• 38.
    Svensson, Margareta
    et al.
    Örebro universitet, Institutionen för naturvetenskap.
    Allard, Bert
    Örebro universitet, Institutionen för naturvetenskap.
    Düker, Anders
    Örebro universitet, Institutionen för naturvetenskap.
    Formation of HgS: mixing HgO or elemental Hg with S, FeS or FeS22006Inngår i: Science of the Total Environment, ISSN 0048-9697, E-ISSN 1879-1026, Vol. 368, nr 1, s. 418-423Artikkel i tidsskrift (Fagfellevurdert)
    Abstract [en]

    The aim of this study is to assess the feasibility for generation of the sparingly soluble solid HgS from HgO or elemental Hg by mixing with a suitable sulphur source under various conditions (dry, wet at different pH, and room temperature). The formation of mercury sulphide was confirmed in 14 of the 36 combinations of Hg and S sources. Mercury sulphide was generally formed under alkaline conditions. Almost 100% HgS was obtained in anaerobic systems at high pH in the presence of elemental sulphur after about two years. Thus, it is feasible to create an environment at room temperature that, with time, leads to the generation of HgS from elemental Hg or HgO. This is relevant for the design of a repository for permanent geologic disposal of mercury. Choosing wrong components and conditions can however lead to a reduction of Hg(II) to elemental mercury.

  • 39.
    Söderqvist, Fredrik
    et al.
    Örebro universitet, Hälsoakademin.
    Carlberg, Michael
    Universitetssjukhuset Örebro.
    Hardell, Lennart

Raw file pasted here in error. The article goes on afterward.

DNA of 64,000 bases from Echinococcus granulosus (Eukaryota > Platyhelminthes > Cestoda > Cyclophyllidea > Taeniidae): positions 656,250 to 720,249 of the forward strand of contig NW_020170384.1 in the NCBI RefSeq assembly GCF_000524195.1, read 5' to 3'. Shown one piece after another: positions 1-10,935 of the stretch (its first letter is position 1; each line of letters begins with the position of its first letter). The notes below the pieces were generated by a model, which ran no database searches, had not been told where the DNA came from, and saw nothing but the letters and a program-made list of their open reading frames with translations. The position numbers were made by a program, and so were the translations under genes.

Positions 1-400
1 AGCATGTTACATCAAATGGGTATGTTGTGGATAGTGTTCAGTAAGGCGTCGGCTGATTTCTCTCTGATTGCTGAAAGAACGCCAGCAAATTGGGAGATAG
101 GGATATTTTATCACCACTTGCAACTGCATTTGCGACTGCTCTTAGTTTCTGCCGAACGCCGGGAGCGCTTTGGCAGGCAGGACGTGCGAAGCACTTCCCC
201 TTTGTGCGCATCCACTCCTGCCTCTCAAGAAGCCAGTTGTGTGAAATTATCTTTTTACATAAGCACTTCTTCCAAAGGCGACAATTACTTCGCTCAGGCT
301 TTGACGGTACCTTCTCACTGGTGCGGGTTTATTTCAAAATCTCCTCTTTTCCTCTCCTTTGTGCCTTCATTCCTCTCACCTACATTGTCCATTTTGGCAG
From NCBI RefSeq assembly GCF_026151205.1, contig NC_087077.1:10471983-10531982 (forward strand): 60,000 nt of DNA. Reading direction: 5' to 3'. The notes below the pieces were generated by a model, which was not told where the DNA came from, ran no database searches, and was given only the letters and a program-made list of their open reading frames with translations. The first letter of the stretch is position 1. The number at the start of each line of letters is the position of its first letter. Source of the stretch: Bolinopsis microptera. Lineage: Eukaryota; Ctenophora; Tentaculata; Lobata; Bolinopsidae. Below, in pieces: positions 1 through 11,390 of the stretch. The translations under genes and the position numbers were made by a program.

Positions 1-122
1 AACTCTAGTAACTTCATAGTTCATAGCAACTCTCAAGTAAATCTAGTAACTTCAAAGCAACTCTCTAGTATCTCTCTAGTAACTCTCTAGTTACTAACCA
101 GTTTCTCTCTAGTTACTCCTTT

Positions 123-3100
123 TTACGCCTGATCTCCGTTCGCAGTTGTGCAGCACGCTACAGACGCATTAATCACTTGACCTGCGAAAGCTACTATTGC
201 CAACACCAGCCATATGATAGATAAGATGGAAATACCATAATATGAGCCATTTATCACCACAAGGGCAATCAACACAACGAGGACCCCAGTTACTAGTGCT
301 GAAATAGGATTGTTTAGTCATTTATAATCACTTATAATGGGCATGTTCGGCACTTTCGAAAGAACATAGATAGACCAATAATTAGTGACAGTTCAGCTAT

Örebro universitet, Hälsoakademin.
    Use of wireless telephones and serum S100B levels: a descriptive cross-sectional study among healthy Swedish adults aged 18-65 years2009Inngår i: Science of the Total Environment, ISSN 0048-9697, E-ISSN 1879-1026, Vol. 407, nr 2, s. 798-805Artikkel i tidsskrift (Fagfellevurdert)
    Abstract [en]

    BACKGROUND: Since the late 1970s, experimental animal studies have been carried out on the possible effects of low-intensive radiofrequency fields on the blood-brain barrier (BBB), but no epidemiological study has been published to date. OBJECTIVE: Using serum S100B as a putative marker of BBB dysfunction we performed a descriptive cross-sectional study to investigate whether protein levels were higher among frequent than non-frequent users of mobile and cordless desktop phones. METHOD: One thousand subjects, 500 of each sex aged 18-65 years, were randomly recruited using the population registry. Data on wireless phone use were assessed by a postal questionnaire and blood samples were analyzed for S100B. RESULTS: The response rate was 31.4%. The results from logistic and linear regression analyses were statistically insignificant, with one exception: the linear regression analysis of latency for UMTS use, which after stratifying on gender remained significant only for men (p = 0.01; n = 31). A low p-value (0.052) was obtained for use of cordless phone (n = 98) prior to giving the blood samples indicating a weak negative association. Total use of mobile and cordless phones over time yielded odds ratio (OR) 0.8 and 95% confidence interval (CI) 0.3-2.0 and use on the same day as giving blood yielded OR=1.1, CI=0.4-2.8. CONCLUSIONS: This study failed to show that long- or short-term use of wireless telephones was associated with elevated levels of serum S100B as a marker of BBB integrity. The finding regarding latency of UMTS use may be interesting but it is based on small numbers. Generally, S100B levels were low and to determine whether this association - if causal - is clinically relevant, larger studies with sufficient follow-up are needed.